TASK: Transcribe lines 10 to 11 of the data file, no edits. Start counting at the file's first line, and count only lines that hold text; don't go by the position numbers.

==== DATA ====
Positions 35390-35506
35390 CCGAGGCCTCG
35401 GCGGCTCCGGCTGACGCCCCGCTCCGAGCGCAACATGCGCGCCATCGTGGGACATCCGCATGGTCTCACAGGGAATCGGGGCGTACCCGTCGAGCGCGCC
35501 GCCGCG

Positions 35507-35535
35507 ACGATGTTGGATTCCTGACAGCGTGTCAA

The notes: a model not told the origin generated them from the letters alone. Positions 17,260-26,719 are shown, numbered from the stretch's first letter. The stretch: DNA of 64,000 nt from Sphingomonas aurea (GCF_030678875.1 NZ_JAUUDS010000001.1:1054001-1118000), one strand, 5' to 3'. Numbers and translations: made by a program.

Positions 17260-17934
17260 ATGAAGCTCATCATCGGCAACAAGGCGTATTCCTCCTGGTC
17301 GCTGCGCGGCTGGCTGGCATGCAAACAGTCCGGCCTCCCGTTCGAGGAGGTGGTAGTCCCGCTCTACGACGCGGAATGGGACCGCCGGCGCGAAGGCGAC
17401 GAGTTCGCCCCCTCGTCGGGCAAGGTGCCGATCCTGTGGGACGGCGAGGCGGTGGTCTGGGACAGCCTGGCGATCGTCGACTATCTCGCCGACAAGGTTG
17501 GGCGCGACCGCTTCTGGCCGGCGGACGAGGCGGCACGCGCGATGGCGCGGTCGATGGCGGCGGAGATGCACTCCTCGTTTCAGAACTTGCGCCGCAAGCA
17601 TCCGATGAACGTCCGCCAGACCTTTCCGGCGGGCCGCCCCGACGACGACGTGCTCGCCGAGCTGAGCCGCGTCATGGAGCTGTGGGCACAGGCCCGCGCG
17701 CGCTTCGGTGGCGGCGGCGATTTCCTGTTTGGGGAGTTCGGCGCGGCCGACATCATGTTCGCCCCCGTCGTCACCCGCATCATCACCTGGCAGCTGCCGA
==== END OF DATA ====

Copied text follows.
17301 GCTGCGCGGCTGGCTGGCATGCAAACAGTCCGGCCTCCCGTTCGAGGAGGTGGTAGTCCCGCTCTACGACGCGGAATGGGACCGCCGGCGCGAAGGCGAC
17401 GAGTTCGCCCCCTCGTCGGGCAAGGTGCCGATCCTGTGGGACGGCGAGGCGGTGGTCTGGGACAGCCTGGCGATCGTCGACTATCTCGCCGACAAGGTTG